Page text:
I can’t imagine what the “pirate” was thinking. Somebody invested some time to get the book, OCR the book, and make the Kindle edition (as little effort as that might have been, and as poorly formatted as the result was). What did they expect to gain from this? Amazon doesn’t pay authors for a couple of months after the purchase specifically so that in the case of infringement or other violations of the TOS, the infringing author won’t ever receive one penny. Did the person expect not to get caught? The book used my cover, my name, even got linked to my actual paperback. Kind of hard not to notice. I’m guessing the “pirate” must have done this to several books, not just mine. The copyright team hopefully checked out any other books that person had published when they blocked the book that I reported.

The lesson is to make sure that nobody else is selling your book on any major retailers, such as Amazon, B&N, Kobo, Smashwords, etc.

A more common mosquito-like book piracy problem is to find websites that claim to be selling or giving away unauthorized copies of your book. Often, these websites don’t actually have the book. With all of the viruses, malware, and phishing that plagues the internet these days, my advice is to avoid visiting untrusted websites, avoid clicking links, and avoid downloading files. Hopefully, most customers will be wise enough not to try to obtain books from unknown sites. People shop for books at places they trust, like Amazon. If you find your book being sold or given away, you can issue a takedown notice. Unfortunately, this can become a regular occurrence, taking up a great deal of time and energy.

If you’re an author, I hope you never have your book pirated. I hope you sell enough books that other people “wish” that they had written your book, but I hope they don’t try to actually sell unauthorized copies of your book.

Write Happy, Be Happy

Chris McMullen

Author of the Improve Your Math Fluency series of math workbooks and self-publishing guides

24 comments on “A New Form of Book Piracy

  1. Oh gosh Chris… what a nightmare! It boggles the mind, what deviousness these piratey gremlins get up to. Thanks, though, for the heads up.. and I’m really glad to hear that Amazon shut down the intruder.

  2. That’s one heck of a situation. Glad you managed to get it resolved.

    I have been pirated. Twice.
    One site has my current book (in full) up for people to download in pdf and epub format. Another site has all my books up for anyone to read on their site (including their two mirror ones). From the looks of it, this one is Russian-owned and targets certain novels.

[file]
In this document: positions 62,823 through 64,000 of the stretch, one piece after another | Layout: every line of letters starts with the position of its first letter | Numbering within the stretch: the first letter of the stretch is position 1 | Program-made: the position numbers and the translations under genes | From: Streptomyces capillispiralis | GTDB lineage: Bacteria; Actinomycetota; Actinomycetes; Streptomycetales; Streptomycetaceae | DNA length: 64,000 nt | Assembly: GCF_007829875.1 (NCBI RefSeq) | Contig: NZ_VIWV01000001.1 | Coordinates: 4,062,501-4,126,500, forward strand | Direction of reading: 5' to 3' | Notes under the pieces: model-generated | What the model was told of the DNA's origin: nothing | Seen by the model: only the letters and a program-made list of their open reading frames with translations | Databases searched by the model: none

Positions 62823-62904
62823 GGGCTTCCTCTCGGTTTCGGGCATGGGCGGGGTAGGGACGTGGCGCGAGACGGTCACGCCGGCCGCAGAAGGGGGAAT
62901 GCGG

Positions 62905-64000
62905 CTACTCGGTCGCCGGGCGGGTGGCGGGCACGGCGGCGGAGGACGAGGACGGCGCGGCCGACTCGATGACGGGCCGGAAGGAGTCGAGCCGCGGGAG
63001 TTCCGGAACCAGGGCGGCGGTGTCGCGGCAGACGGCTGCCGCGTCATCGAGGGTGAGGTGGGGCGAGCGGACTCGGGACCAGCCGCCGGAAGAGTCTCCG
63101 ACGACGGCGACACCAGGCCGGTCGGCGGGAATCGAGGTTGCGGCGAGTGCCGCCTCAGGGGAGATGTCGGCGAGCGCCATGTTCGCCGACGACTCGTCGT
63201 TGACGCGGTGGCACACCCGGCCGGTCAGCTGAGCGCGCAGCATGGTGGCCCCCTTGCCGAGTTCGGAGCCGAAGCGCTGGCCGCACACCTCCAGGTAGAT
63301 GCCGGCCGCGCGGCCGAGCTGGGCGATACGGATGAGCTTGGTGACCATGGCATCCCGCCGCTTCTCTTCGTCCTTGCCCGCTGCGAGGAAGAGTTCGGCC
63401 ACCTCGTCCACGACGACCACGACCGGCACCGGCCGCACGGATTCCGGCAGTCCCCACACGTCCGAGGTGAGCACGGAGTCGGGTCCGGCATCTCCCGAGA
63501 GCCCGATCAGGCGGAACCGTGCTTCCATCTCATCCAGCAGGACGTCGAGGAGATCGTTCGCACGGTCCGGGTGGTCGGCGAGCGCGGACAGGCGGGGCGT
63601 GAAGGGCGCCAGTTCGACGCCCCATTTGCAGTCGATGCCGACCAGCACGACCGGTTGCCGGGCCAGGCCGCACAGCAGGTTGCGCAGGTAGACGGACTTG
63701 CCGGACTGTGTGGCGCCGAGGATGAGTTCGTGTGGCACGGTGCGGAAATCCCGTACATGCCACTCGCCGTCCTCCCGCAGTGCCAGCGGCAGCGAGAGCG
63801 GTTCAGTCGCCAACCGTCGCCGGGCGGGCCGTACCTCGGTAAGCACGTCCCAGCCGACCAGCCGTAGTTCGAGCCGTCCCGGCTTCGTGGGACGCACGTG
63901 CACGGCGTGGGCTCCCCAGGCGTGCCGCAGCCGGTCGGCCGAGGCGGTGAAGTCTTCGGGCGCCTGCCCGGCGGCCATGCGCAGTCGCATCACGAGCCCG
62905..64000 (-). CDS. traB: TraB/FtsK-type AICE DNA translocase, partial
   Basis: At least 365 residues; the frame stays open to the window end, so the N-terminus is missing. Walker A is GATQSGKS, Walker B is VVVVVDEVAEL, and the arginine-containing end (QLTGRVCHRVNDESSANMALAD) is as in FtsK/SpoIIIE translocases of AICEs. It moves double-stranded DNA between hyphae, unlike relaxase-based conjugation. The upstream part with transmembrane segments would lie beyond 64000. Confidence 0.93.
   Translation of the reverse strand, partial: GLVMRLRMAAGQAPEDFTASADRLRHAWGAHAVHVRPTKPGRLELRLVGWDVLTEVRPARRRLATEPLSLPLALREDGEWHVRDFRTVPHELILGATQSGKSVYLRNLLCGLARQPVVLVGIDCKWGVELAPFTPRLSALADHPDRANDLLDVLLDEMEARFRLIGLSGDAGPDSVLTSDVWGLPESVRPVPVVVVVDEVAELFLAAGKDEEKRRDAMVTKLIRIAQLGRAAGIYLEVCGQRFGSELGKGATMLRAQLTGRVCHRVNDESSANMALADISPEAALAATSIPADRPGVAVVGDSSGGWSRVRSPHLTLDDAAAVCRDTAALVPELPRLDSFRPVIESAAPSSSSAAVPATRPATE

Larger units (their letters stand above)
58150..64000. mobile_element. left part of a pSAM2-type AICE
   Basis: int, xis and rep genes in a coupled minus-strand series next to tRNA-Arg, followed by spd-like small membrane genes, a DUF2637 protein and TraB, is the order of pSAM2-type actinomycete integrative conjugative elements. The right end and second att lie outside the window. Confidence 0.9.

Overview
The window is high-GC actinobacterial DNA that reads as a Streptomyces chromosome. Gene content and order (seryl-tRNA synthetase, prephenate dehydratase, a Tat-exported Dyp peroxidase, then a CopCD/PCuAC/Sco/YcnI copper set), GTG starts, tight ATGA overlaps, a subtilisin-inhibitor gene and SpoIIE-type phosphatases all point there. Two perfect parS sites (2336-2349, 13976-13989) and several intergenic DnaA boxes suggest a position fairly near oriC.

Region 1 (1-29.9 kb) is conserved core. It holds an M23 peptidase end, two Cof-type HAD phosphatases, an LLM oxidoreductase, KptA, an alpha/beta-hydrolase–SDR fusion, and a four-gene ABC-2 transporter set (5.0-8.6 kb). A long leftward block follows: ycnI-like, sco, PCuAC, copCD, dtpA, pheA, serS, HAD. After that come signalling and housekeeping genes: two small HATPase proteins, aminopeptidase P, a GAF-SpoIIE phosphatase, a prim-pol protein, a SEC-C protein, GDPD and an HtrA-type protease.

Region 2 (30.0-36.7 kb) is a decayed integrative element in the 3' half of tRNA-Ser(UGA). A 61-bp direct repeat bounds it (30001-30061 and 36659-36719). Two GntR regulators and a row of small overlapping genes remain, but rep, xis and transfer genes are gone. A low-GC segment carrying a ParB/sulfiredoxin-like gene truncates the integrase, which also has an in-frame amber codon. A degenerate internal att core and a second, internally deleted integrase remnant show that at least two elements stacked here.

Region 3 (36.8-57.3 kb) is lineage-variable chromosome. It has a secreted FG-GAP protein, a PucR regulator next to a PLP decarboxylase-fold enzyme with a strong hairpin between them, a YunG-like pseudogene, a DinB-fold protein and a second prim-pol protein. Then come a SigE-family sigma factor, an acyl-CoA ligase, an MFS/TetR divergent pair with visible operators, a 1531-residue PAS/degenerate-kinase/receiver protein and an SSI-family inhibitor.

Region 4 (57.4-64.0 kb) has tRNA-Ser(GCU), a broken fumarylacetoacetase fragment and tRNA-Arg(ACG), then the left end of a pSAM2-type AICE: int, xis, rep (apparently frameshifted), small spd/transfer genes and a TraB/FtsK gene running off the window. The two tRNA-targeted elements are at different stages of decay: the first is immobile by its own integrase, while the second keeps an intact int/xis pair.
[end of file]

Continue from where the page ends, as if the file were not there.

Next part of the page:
Sadly, sending DMCAs has proven to be futile.

    • Piracy is definitely a frustrating aspect of publishing. It’s unfortunate that DMCA takedown notices sometimes aren’t enough. I hope your books still get read plenty from stores, as they should. Thank you for taking a moment to describe your experience with this.

  3. Thanks for sharing this, Chris. I’ve had a different but worrying experience with someone else’s book being attributed to me on one of my book pages and on Author Central. It was written in Irish, but a quick trip to Google Translate confirmed my suspicions that the content was pure pornography (and badly written too). I actually phoned the Amazon helpline to get this removed and, in fairness, it was taken down within a few hours. Where the book came from, I’ll never know. Now I apparently have an Audio CD book version of one of my books, but it’s the score to a song. I’ve reported it (twice) but it’s still there…

  4. Reblogged this on Just Can't Help Writing and commented:
    A cautionary tale from Chris McMullen. My past experience with pirated books echoes his sense that for many of the sites claiming to carry unauthorized copies, tracking them down is a lifelong enterprise. But this looks like something you can spot on Amazon if it happens to you. Thanks, Chris!

  5. Sadly, piracy of written material is rife, I could not tell you how many times my books have been ripped off, republished under different titles or in different languages (lol- usually with a digital translation which makes them almost indecipherable)
    Almost all my books are available to download now from bit torrent sites and have been pirated in one way or another.
    Sadly (again) there is little that you can do about it. Other than starting a hugely expensive case against the perpetrator, which you will win but never be compensated for you just have to accept it. Sorry.

    • I can imagine translations going badly. I bought a bicycle where the owner’s manual was incomprehensible; obviously a translation gone bad. I saved the manual and read it to people periodically. Quite entertaining, but not at all helpful for assembling a bicycle.